Alison Hollinrake is UCU Vice Chair and Union Learning Rep at the University of Central Lancashire. Alison has worked on a number of projects for women, most recently an iROWE project about union support for women dealing with domestic violence Here she considers the continuing role of union education in opening up horizons for working people of all ages and experience.
I consider myself a lifelong learner.
The start of my working life, in the mid 1970s was as a payroll clerk – at a time when women weren’t allowed to do banking exams.
A request for support – any support – from my employer of seven years for the night school, part time degree programme I wanted to enrol in during the mid 1980s was invariably brushed off with refusal and some degree of amazement that employers might be asked to pay for a degree for a ‘payroll clerk’.
Yet this was not a poor employer or one where there existed no training opportunities – it was a hi-tech engineering company with a YTS training scheme including the opportunity to achieve level 2 NVQ qualifications. It had engineering apprentices, technician trainees, a graduate development programme, supervisor training, and management development. But for lowly payroll clerks (mostly women of course), the doors were firmly shut.
I’m sure that my conviction that I ought to have been offered such opportunities had been awakened by the trade union education I had completed as a Shop Steward, Health & Safety Rep and eventually as Deputy Convenor for APEX. This came courtesy of both TUC Education and my own trade union.
I thought the creation of NVQs, and the establishment of Investors in People might just open up and provide opportunities for those in the workforce, like I had been, who traditionally were overlooked by management in terms of learning and development opportunities unlike our colleagues on the Apprenticeship, Technician, Graduate Development, Supervisory and Management development programmes. This of course has not been the case.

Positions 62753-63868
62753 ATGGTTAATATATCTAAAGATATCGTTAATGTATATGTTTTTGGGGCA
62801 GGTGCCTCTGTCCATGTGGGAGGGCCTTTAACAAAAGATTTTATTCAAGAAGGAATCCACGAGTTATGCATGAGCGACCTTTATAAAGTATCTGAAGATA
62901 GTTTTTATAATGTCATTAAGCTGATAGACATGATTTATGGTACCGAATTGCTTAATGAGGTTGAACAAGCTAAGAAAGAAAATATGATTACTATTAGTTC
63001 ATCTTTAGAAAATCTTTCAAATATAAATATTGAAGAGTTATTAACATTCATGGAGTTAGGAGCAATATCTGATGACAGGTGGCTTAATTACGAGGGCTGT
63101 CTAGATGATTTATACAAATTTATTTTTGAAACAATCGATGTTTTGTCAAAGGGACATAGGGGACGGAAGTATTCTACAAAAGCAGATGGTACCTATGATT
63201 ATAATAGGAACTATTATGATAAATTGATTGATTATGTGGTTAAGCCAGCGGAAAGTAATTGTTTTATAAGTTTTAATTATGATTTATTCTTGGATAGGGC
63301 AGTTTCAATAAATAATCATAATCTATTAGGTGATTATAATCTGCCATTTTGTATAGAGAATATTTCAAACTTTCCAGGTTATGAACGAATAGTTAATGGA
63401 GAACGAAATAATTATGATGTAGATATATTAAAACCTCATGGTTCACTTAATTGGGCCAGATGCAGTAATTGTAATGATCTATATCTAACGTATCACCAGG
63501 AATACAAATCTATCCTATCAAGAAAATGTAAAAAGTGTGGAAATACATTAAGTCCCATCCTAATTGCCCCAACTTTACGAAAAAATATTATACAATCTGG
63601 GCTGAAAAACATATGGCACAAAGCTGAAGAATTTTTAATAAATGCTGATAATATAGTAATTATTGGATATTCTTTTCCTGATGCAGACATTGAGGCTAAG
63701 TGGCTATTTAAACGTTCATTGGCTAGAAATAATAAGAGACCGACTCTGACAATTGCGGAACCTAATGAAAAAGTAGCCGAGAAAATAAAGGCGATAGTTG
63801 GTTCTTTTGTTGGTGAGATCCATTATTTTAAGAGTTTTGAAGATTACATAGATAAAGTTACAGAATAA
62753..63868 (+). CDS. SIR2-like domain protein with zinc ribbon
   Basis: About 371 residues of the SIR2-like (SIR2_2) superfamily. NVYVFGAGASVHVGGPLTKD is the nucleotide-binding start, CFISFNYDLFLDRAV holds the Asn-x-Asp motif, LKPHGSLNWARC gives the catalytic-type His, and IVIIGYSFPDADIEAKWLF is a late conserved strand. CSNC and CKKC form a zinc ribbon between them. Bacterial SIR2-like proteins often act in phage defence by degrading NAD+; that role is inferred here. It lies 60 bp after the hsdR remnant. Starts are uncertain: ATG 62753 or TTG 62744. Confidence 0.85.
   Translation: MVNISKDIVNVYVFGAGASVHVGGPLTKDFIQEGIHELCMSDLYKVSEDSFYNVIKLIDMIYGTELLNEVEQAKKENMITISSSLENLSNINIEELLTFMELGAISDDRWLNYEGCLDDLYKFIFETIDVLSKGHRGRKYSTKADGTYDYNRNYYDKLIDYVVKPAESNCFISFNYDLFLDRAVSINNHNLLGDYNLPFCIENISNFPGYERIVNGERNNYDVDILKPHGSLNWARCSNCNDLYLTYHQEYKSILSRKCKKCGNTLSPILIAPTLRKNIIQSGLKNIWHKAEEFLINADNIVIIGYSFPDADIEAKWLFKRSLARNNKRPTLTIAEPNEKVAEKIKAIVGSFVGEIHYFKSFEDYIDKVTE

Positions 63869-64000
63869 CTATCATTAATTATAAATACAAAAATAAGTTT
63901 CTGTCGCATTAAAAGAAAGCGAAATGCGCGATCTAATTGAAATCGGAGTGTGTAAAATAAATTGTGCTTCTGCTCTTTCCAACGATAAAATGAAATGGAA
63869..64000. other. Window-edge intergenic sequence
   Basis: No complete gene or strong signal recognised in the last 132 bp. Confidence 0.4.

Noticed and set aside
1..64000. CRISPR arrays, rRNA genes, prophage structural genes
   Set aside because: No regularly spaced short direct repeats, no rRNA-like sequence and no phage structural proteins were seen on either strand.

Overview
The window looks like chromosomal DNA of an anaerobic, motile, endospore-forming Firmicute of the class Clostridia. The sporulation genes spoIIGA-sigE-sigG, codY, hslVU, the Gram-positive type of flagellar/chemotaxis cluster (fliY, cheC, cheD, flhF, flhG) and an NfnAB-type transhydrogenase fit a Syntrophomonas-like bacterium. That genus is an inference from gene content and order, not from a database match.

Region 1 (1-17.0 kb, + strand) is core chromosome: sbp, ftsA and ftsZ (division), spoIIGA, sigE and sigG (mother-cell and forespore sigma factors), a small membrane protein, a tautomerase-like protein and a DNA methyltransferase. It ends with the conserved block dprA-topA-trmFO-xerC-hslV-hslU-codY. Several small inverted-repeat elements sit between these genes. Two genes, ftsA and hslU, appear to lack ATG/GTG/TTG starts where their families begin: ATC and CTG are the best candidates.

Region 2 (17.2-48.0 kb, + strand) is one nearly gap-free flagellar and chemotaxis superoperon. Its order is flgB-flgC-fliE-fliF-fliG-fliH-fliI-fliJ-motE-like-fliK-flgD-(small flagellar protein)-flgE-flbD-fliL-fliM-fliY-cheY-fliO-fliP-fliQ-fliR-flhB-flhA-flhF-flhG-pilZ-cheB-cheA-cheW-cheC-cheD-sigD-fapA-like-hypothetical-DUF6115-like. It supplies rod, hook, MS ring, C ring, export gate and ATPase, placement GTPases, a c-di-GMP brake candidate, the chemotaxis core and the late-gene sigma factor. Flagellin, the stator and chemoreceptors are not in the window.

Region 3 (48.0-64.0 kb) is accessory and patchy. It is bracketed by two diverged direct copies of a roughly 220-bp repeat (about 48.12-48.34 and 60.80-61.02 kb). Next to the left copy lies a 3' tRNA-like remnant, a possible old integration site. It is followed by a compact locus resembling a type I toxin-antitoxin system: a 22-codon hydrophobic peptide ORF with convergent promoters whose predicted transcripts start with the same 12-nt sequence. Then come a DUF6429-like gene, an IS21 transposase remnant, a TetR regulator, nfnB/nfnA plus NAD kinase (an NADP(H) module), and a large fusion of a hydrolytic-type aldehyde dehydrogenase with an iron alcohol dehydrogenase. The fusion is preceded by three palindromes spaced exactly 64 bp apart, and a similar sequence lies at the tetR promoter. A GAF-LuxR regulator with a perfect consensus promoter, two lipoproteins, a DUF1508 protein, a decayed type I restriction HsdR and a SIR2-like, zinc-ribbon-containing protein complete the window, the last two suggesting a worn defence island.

Like many others, I got my first degree after six years of self-funded night school. This then led to my first job in Higher Education – you could do that then!
My MSc followed and in September 2014 I was awarded my Doctorate – my research being concerned with the extent to which the union learning representative (ULR) initiative had met the expectations of its stakeholders. My research continues investigating the impact of the nature of the employment relationship on workplace learning.
I was invited to join the steering group for the North West UCU, Union Learning Fund project “UCU Women, Moving Further, Reaching Higher” – right up my street! It was truly inspirational working with the project – highlighted on youtube here:
with the enthusiasm and commitment of the Project Manager and the National Officer reminding me why I had embarked on a career, to try to encourage workplace learning, for all employees, not just the ‘elite’ few in the first place.
From being involved in the project my branch has benefited, and the profile of union learning has been revised – for example we have run a ‘mid-career’ development event. One lesson from this was perhaps that even members of UCU don’t always appear to appreciate how many development opportunities are available to them within our own organization and via the Continuing Professional Development (CPD) offered to us all by the union. I would say to all members to check out the latest resources – found here.
My colleagues on the Branch Committee regularly participate in development programmes offered both regionally by UCU and TUC Education. We also use the on-line resources produced by colleagues for colleagues via the UCU Women, Moving Further Reaching Higher Project – all available via the UCU web site to inform and educate us and our members in case work.
UCU branches in the North West region owe it to the project to sustain and embed the outcomes from its work, via the resources it has produced which can be a tremendous help to our branches!
I might add on a personal note, that at this stage in my career, I also appreciate the development opportunities this and other union resources offer for older workers!